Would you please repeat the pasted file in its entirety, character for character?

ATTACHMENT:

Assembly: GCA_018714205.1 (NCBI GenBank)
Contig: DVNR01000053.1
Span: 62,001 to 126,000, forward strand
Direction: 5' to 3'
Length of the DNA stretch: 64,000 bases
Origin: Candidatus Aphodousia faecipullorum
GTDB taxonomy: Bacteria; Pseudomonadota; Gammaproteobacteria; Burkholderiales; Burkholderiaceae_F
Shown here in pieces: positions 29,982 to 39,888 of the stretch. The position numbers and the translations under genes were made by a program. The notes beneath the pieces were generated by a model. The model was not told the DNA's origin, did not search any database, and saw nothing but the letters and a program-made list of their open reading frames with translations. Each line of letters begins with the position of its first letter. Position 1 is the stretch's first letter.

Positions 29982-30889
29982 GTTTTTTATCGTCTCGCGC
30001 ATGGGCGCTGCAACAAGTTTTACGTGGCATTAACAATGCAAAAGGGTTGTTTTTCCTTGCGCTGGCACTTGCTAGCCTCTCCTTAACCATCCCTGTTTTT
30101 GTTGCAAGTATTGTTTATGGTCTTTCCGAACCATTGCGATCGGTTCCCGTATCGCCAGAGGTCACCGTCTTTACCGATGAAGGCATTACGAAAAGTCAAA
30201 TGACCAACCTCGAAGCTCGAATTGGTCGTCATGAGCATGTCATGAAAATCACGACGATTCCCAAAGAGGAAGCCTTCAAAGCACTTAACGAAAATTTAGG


Assembly: GCA_018714205.1 (NCBI GenBank)
Contig: DVNR01000053.1
Span: 62,001 to 126,000, forward strand
Direction: 5' to 3'
Length of the DNA stretch: 64,000 bases
Origin: Candidatus Aphodousia faecipullorum
GTDB taxonomy: Bacteria; Pseudomonadota; Gammaproteobacteria; Burkholderiales; Burkholderiaceae_F
Shown here in pieces: positions 29,982 to 39,888 of the stretch. The position numbers and the translations under genes were made by a program. The notes beneath the pieces were generated by a model. The model was not told the DNA's origin, did not search any database, and saw nothing but the letters and a program-made list of their open reading frames with translations. Each line of letters begins with the position of its first letter. Position 1 is the stretch's first letter.

Positions 29982-30889
29982 GTTTTTTATCGTCTCGCGC
30001 ATGGGCGCTGCAACAAGTTTTACGTGGCATTAACAATGCAAAAGGGTTGTTTTTCCTTGCGCTGGCACTTGCTAGCCTCTCCTTAACCATCCCTGTTTTT
30101 GTTGCAAGTATTGTTTATGGTCTTTCCGAACCATTGCGATCGGTTCCCGTATCGCCAGAGGTCACCGTCTTTACCGATGAAGGCATTACGAAAAGTCAAA
30201 TGACCAACCTCGAAGCTCGAATTGGTCGTCATGAGCATGTCATGAAAATCACGACGATTCCCAAAGAGGAAGCCTTCAAAGCACTTAACGAAAATTTAGG